In “Human Existence and Sanctified Life,”[i] in particular as it relates to the modern world, Mircea Eliade seems to be suggesting that modern man, insomuch as he has become nonreligious to an extent not previously seen throughout history, is engaged in pointlessly denying something that is still fundamental to his being: his own religious instinct. For Eliade, the profane man “forms himself by a series of denials and refusals, but he continues to be haunted by the realities that he has refused and denied” (Eliade, 204). Implicit then in Eliade’s argument is that there is something very real behind historical man’s religious behavior. Modern man, insofar as he has become nonreligious, can only be denying the existence of something that is in fact really there, not unlike the manner in which many so-called “closet” homosexuals deny their own true sexuality and continue to falsely act and live out their lives as though they were of a different sexual orientation.
What then can be understood of the realities that form the object of the profane man’s denial in Eliade’s theory, and how did Eliade conclude upon the existence of such realities? The “realities” that Eliade is alluding to, the trans-human meanings associated with sacred attitudes and beliefs, are not be strictly defined by Eliade, but there seems to be little doubt to Eliade that those meanings do in any case have ontological status. Eliade in fact frequently associates religion with meaning: in his analysis of the behaviors and attitudes proper to homo religiosus, Eliade concludes that “by reactualizing sacred history, by imitating the divine behavior, man puts and keeps himself close to the gods – that is, in the real and the significant (my emphasis) (Eliade, 202).” Although he does not spell it out in this chapter of his book, by associating man’s religious behavior in this way with “the real and the significant” it would seem that Eliade at some point in the course of his research was led to the profound conclusion that religion is not merely a fictitious product of the human imagination. By associating religious behavior with the terms “meaning,” “real” and “significant,” Eliade is implicitly suggesting that the religious man somehow possesses a level of understanding of the world not accessible to the profane man, a “superior” understanding of sorts. Although Eliade states that the “existential choice” (Eliade, 203) of the non-religious man is “not without its greatness,” he also at the same time refers to this non-religious existence as “tragic.” And while Eliade is careful not to go beyond describing the idea of an absolute reality as an object of belief for homo religioso, that is to say, something of an unconfirmed truth, he assigns to this belief the function of making the world real for homo religioso (Eliade, 203), once again associating the sacred with the real.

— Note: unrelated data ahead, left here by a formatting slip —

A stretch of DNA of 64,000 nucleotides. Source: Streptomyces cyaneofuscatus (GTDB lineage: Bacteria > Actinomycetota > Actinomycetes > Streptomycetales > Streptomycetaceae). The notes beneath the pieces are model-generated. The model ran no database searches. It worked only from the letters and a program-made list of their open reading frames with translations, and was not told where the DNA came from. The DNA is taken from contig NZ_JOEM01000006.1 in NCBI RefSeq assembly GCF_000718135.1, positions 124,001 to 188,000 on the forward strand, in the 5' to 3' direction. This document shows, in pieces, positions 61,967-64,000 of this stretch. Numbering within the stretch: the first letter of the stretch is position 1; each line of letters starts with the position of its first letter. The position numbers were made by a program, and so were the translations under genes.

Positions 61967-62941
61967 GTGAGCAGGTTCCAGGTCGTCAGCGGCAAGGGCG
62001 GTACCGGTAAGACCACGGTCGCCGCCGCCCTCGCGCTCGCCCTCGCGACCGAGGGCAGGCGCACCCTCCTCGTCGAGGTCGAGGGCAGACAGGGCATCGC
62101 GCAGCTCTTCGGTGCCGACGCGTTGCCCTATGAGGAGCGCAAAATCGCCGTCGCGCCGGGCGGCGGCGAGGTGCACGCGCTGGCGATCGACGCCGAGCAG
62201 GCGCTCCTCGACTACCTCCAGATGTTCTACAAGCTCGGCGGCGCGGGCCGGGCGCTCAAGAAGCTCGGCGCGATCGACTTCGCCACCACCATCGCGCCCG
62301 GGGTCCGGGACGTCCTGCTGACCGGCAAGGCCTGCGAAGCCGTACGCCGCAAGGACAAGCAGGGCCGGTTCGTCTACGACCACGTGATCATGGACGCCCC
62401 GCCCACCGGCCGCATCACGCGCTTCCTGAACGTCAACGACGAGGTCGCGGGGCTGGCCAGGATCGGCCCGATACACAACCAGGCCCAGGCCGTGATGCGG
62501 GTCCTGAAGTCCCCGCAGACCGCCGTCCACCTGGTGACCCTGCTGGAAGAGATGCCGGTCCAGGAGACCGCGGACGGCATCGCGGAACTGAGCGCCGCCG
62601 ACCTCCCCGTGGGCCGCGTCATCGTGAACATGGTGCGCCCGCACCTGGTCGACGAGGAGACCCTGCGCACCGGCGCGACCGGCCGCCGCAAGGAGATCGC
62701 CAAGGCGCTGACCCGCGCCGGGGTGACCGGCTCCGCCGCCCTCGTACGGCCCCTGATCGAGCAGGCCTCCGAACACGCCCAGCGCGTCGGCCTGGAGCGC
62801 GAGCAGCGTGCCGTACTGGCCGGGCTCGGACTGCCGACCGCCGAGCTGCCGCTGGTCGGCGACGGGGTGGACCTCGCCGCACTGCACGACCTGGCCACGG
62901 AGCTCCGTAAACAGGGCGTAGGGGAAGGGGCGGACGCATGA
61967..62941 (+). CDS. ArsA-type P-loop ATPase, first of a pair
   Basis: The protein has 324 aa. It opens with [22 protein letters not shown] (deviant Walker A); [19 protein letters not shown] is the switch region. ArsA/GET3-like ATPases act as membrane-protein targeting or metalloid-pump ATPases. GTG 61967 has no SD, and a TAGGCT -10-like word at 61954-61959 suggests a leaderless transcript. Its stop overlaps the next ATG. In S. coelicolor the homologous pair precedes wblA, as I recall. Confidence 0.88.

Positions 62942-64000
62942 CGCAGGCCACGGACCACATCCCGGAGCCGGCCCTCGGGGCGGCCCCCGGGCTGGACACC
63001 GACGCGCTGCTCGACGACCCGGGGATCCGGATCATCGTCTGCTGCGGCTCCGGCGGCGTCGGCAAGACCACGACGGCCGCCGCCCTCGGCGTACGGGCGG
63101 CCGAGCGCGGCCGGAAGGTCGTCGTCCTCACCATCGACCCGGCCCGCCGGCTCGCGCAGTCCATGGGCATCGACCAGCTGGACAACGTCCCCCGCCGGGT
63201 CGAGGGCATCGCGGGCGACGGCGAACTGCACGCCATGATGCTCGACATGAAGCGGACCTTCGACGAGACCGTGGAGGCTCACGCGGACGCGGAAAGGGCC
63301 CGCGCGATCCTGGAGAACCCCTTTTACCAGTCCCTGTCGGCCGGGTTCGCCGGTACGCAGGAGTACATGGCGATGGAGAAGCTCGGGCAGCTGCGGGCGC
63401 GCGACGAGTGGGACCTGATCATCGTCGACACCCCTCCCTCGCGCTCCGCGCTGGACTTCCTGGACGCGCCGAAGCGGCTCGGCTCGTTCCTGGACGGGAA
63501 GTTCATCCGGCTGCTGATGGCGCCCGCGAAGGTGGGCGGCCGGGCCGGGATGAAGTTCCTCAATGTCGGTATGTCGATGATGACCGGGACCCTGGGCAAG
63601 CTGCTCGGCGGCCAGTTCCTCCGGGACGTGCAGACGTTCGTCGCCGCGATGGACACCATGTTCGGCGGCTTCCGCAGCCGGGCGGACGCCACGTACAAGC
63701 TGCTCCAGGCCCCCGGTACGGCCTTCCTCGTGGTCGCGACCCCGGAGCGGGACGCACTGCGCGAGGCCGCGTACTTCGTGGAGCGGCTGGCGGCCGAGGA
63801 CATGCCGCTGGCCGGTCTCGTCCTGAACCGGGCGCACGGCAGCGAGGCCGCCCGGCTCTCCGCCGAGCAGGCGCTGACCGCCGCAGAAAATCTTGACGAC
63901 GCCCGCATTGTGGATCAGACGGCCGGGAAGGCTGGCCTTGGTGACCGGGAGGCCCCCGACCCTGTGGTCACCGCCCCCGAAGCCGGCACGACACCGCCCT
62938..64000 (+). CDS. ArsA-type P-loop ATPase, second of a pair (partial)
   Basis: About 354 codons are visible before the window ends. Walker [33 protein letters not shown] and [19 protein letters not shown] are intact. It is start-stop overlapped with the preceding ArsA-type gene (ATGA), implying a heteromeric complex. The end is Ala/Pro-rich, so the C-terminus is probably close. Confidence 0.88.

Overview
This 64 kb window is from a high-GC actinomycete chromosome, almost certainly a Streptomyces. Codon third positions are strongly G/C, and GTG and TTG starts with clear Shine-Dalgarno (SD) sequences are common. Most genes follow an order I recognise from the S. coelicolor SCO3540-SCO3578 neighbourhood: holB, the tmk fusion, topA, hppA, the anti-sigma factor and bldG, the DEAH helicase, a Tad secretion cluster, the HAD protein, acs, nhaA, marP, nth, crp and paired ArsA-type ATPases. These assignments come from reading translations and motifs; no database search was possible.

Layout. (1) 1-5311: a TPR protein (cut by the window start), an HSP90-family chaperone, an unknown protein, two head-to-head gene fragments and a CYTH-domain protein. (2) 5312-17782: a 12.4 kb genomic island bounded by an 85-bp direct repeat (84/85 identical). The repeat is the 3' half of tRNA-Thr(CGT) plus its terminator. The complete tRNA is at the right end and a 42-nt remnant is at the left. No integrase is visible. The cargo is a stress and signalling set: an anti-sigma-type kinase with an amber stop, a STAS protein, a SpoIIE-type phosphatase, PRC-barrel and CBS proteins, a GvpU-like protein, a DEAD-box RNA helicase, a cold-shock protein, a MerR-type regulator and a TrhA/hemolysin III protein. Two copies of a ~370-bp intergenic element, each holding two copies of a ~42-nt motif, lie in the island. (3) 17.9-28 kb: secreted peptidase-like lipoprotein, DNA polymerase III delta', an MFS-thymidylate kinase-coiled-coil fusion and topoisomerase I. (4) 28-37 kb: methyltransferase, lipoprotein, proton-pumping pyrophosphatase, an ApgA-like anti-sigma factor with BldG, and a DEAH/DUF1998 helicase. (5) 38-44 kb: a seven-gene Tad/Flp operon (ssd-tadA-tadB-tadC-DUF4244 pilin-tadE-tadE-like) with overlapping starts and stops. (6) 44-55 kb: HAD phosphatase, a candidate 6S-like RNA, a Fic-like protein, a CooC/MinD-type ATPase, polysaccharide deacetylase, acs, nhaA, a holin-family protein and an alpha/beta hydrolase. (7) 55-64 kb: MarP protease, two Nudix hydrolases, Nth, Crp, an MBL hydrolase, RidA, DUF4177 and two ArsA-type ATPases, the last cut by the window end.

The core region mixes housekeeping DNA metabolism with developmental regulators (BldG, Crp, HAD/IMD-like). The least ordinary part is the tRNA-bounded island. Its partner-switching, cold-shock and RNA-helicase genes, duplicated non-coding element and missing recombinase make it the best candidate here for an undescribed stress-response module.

Furthermore, in describing the nonreligious man’s descent from homo religioso as a “process of desacralization” (Eliade, 203), Eliade contends that nonreligious man is merely “opposing his predecessor,” that is to say homo religioso, and that this amounts to merely a denial of man’s sacred history. Eliade goes on further to say that the religious behavior of the nonreligious man’s ancestors are “still emotionally present to him, in one form or another, ready to be reactualized in his deepest being” (Eliade, 204). But even if this is indeed the case, given the shear magnitude and relative success rate of the process of desacralization observable in modern society, one might wonder for how much longer the non-religious man’s psyche will continue to house these deep-seeded religious impulses? In hypothesizing favorably in this way about the future prospects of modern man’s spiritual tendency and in assuming that such a tendency can be disguised but not altogether extinguished, can Eliade not himself be understood as ultimately having a certain belief regarding the root or origin of the emotional spark that drives man’s religious imagination? Eliade cites New Year celebrations and marriage ceremonies as evidence that even the nonreligious man continues to engage in religious behavior. According the Eliade, “the majority of the “irreligious” still behave religiously, even though they are not aware of the fact” (Eliade, 205). But what religious meaning can these forms of “merrymaking” really have for the nonreligious man who does not engage in them specifically to acknowledge their religious meaning? How can Eliade objectively conclude on a scientific (or strictly logical) basis that there is any sacred substance to these behaviors of non-religious men?
[i] Mircea Eleade, The Sacred and the Profane : The Nature of Religion (San Diego : A Harvest/HBJ Book, 1959), pp. 162-213.